The coronavirus pandemic has highlighted the need for people to have financial safety nets through saving, increasing the interest in maintaining emergency funds and saving accounts. Many people have suffered an unexpected drop in income during the year, either due to loss of employment or business revenue. The increase in pandemic related expenses has also caused the effects felt by those earning regular wages.
Many consumers are still affected by the recession and cannot increase their savings as they have to spend all they earn on necessities. However, those who are making enough money are spending less on luxury items and setting the cash aside for emergencies. This is shown by the increase in the personal saving rate in the US from 7.2% in December 2019 to 13.6% in December 2020.
Spending power among consumers reduces as they save more. The customers will only spend on items they see as necessities and reduce spending on luxury items. Companies should then market their products as necessities to increase the likelihood of being bought by today’s consumers.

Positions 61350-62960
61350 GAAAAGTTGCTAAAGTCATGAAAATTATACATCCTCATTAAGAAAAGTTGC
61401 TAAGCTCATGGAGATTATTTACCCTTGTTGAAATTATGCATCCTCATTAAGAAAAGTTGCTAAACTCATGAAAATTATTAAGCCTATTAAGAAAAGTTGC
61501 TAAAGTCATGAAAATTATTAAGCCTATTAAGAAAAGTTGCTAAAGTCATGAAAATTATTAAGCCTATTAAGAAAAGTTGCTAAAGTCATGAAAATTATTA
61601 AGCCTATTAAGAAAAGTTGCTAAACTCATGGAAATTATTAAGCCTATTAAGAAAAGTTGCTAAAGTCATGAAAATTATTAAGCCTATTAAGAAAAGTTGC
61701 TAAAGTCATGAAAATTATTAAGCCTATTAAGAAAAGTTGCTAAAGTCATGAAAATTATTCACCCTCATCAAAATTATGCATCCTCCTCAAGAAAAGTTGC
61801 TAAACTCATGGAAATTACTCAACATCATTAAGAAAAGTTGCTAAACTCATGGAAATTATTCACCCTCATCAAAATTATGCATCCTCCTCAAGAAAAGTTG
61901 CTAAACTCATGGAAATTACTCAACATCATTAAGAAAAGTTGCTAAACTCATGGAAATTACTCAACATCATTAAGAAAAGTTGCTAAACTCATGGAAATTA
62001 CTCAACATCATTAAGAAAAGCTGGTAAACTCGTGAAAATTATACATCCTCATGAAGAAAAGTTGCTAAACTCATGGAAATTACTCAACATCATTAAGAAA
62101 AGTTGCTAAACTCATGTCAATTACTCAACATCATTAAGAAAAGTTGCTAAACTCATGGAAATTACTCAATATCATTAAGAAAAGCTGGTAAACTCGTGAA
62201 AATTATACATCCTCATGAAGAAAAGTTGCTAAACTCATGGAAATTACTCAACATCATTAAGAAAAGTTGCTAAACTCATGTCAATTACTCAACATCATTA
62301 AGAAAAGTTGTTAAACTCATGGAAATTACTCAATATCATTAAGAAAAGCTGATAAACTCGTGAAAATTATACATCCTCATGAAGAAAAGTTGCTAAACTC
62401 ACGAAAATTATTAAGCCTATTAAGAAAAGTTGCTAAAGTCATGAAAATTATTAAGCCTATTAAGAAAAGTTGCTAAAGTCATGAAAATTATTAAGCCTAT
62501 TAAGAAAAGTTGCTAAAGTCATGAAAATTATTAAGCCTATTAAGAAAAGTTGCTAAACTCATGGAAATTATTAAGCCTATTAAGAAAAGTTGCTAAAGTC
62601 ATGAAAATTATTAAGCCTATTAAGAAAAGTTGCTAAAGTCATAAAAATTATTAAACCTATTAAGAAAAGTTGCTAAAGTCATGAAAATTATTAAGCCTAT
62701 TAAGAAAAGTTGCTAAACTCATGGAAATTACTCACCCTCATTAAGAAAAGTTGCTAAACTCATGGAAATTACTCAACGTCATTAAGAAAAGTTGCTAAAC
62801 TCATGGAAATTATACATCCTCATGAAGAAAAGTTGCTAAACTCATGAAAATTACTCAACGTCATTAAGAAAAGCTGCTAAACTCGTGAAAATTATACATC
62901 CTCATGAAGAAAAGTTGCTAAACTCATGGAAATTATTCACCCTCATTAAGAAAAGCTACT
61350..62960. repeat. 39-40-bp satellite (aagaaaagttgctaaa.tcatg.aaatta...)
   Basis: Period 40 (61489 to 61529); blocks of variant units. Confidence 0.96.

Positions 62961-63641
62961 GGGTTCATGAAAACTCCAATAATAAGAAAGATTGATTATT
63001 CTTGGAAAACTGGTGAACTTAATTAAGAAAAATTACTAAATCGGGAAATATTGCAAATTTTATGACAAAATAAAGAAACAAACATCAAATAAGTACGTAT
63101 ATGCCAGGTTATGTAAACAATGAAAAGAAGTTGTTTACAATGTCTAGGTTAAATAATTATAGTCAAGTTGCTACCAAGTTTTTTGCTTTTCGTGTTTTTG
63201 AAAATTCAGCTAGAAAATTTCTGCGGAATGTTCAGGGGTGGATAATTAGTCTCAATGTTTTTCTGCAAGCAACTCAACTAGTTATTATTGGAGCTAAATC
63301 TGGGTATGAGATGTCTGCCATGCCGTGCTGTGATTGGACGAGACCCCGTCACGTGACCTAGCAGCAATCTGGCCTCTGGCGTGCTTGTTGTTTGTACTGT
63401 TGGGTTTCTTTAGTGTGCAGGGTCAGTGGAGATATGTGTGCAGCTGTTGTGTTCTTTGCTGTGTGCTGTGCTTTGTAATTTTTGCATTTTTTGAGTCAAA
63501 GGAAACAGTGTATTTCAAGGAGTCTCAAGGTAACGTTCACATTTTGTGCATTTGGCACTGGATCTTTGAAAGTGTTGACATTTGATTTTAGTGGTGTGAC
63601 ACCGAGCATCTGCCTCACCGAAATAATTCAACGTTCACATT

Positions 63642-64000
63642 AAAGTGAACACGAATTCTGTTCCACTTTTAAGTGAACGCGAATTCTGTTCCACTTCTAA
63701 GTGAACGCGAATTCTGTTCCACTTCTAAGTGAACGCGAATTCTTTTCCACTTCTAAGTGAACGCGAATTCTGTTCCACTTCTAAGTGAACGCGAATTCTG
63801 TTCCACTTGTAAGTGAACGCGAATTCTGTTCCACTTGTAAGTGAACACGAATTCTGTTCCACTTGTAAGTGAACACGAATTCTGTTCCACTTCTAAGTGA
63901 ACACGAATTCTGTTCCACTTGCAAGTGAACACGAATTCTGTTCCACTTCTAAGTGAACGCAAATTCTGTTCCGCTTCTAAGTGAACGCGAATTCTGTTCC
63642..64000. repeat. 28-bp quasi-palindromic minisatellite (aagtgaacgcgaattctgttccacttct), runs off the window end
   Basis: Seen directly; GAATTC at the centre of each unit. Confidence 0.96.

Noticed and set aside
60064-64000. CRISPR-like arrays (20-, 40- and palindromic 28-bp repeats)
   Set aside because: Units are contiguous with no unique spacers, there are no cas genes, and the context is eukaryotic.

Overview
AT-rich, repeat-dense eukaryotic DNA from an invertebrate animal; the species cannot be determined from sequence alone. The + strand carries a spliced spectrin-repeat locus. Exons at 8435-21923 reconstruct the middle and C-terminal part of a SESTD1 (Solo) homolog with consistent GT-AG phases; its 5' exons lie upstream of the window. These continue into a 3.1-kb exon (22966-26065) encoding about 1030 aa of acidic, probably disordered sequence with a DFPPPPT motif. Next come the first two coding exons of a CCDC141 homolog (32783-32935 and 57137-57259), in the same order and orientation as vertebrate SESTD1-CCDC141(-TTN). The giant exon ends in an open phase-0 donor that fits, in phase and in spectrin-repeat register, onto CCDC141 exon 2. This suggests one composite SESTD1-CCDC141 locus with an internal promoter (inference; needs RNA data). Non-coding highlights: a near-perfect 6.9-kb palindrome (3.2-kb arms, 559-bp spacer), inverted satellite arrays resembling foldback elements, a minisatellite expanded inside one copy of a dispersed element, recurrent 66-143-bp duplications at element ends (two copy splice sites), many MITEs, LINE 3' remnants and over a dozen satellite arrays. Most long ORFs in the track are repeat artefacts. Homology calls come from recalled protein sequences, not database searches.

3. Buying Local
Many small businesses have faced the risk of closure due to the effects of the pandemic. Some loyal customers in communities worldwide have increased efforts to encourage people to shop from local institutions. This helps increase their chances of survival. This has translated to a significant increase in consumers purchasing from local manufacturers and suppliers.
Marketing agencies and smart businesses have capitalized on this consumer behavior trend by localizing raw materials and labor sourcing. The customers see this as an effort to help the community. By providing employment, either directly or indirectly, they’re positioning their brand positively in the community.
In the age of target marketing, taking advantage of the consumer trend to buy local products is more straightforward. Focusing your marketing efforts on geographical locations you have a presence in and advertising to the community through the media they use most is likely to bear better results now than it would have in the past.
4. Increased Focus on Self-Growth